Sunday, August 24, 2008

Agile values - Responding to change over following a plan

“Plans are nothing. Planning is everything” - General Eisenhower.

When the allies stormed the beaches of Normandy in 1944, they had a very detailed plan of attack. This plan led to their assumed victory over Germany before Christmas of that year. That plan was doomed from the start. How could it be otherwise? How could a plan for hundreds of thousands of soldiers, millions of pounds of supplies and thousands of missions all work out according to a plan on paper? Eisenhower knew it wouldn’t. That’s why there were always contingencies. That’s why the allies were always adjusting the plan based on the reality of the emerging battles.

Agile project management follows similar reasoning. A popular misconception about agile is that it doesn’t allow for plans. This isn’t true. Agile focuses on the activity of planning rather than focusing on a fixed plan. A certain amount of knowledge about any project is going to be well known. Just as the allies knew the location of the beaches they were going to land on, a game development project will begin with quite a bit of knowledge about the genre and market targets for the game to be developed. It is necessary to plan for these things and to share that plan. The problem occurs when the planning goes too far. I’ve seen a game design document for a fantasy shooter game that had the bullet count for each of the clip types of every weapon. How can we know how many bullets per clip we should have in a game? Why do we need to plan for that detail before we have the knowledge of what we need? This is an example of the source of problems that detailed plans can create. If the team sticks to the detailed plan, then it won’t be the best game possible. Great game emerge.

The agile approach is to plan for what is known and to execute against what is not known iteratively. In other words, agile is focused on gaining knowledge. If we don’t know how many bullets in a clip or what type of weapons will be the most fun, we don’t try to plan away that uncertainty on paper. We address it head on by building weapons early and learning what is best.

Many elements of a plan are assumptions. We assume the things that we put into a game design document are going to contribute to a hit game. Some of these assumptions are correct, some are not. By implementing and testing these assumptions, we change some of them. We then alter the plan to create a better game.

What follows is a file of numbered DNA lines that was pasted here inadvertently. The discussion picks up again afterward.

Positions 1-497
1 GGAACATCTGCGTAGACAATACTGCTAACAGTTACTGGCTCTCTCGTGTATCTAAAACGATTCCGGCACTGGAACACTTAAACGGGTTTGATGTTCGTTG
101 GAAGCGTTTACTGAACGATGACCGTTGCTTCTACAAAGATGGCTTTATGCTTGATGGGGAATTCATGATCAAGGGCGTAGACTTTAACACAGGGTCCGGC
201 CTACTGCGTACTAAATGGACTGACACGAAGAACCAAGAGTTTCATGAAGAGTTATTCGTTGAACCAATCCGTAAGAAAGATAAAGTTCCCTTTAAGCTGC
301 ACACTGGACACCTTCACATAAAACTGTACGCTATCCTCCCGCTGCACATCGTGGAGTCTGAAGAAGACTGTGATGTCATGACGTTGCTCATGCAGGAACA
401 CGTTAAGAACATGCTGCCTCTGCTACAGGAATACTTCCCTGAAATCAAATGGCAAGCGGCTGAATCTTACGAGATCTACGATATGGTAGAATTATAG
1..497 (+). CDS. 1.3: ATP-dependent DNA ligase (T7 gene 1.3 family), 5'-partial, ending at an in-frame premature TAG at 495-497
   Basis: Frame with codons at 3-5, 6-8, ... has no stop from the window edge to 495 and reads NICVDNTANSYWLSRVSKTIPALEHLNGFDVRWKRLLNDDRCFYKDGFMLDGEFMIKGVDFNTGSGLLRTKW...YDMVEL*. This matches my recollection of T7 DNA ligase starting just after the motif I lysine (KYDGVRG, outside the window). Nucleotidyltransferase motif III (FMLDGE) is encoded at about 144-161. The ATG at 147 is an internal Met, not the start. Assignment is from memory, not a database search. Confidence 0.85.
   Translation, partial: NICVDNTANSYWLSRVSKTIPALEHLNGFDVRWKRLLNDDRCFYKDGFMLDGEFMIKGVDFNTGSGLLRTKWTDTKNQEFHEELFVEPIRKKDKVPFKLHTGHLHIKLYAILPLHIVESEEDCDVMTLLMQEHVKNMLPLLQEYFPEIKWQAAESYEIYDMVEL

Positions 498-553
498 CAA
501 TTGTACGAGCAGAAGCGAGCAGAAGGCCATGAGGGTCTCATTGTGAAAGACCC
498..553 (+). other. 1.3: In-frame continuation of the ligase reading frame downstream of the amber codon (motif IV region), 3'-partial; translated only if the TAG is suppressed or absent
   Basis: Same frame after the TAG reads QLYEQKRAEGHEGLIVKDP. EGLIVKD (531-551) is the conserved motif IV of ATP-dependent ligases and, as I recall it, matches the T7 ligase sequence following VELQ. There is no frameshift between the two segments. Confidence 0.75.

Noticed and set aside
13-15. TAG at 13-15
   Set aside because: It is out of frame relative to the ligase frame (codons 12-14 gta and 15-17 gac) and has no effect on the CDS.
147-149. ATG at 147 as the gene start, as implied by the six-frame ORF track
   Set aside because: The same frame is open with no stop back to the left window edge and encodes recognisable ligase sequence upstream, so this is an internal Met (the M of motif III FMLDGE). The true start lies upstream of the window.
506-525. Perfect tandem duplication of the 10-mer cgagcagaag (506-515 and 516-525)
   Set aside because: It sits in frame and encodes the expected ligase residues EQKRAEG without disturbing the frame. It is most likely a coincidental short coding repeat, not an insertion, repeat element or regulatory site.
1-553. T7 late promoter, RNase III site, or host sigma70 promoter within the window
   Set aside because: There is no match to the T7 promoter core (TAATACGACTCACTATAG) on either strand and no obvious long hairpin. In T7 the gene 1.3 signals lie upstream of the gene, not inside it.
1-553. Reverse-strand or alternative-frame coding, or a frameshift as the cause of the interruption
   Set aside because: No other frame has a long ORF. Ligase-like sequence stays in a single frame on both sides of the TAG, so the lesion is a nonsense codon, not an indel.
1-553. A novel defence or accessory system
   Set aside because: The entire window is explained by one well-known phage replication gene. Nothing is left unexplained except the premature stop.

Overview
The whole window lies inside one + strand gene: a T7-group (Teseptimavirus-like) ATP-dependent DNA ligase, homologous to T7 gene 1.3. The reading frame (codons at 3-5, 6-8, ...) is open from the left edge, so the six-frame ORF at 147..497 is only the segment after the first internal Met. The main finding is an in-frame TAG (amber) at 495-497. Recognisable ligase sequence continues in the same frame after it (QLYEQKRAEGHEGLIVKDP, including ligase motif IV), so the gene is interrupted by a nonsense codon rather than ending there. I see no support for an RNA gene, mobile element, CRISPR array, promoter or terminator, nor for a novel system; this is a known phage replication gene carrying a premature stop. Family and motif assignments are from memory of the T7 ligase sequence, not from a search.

Mark said...

I don't entirely agree that detail should be just "left out" of design documents and "discovered" as you go. Sometimes, there are details that can be very *very* important to underlying technology. I do agree that things like how many bullets per clip should be *open* to change but that doesn't mean you can't put a "first guess" in the design doc. Maybe I'm unique among programmers but when I see "fuzzy" phrases like, "energy weapons should have some ammo in each clip" that stresses me out. "Some" ammo? How much? 10? 50? 10,000? 30,000,000? While programming I'm thinking about other things, like what kind of variable should I use to store this value. An ammo value of 10 or 10,000,000 can make a big difference.

I agree, don't stick to the plan just for the sake of sticking to the plan. But don't avoid even *trying* to plan those things out in the first place.

Clinton Keith said...

You raise some great points that I should clarify. I entirely agree that you shouldn't begin coding anything without requirements!

Documents aren't meant to replace conversation, but they often do. They are poor at communicating intent as well. Take the example of the clip. A designer might well guess that 50 is a good starting place and want to try that first. How does that get communicated in a document as a vague idea? Also, is the designer able to think over every possible requirement in the document up front? What about the ideas that he wants to discard?

The agile approach is to address the detail as "late as you responsibly can". This could take the form of a user story written in the release planning or even a conversation before the Sprint started.

Conversation is the key. Documents should not replace conversation. They should be a placeholder for future conversation in areas where there is uncertainty or change.

I know leaving uncertainty out concerns programmers that want to create architecture. This is where we could talk about XP. XP supports the creation of code that is easily changed as you discover value. Many programmers demand detail, even wrong detail, to code and they write code which is expensive to change. XP addresses this.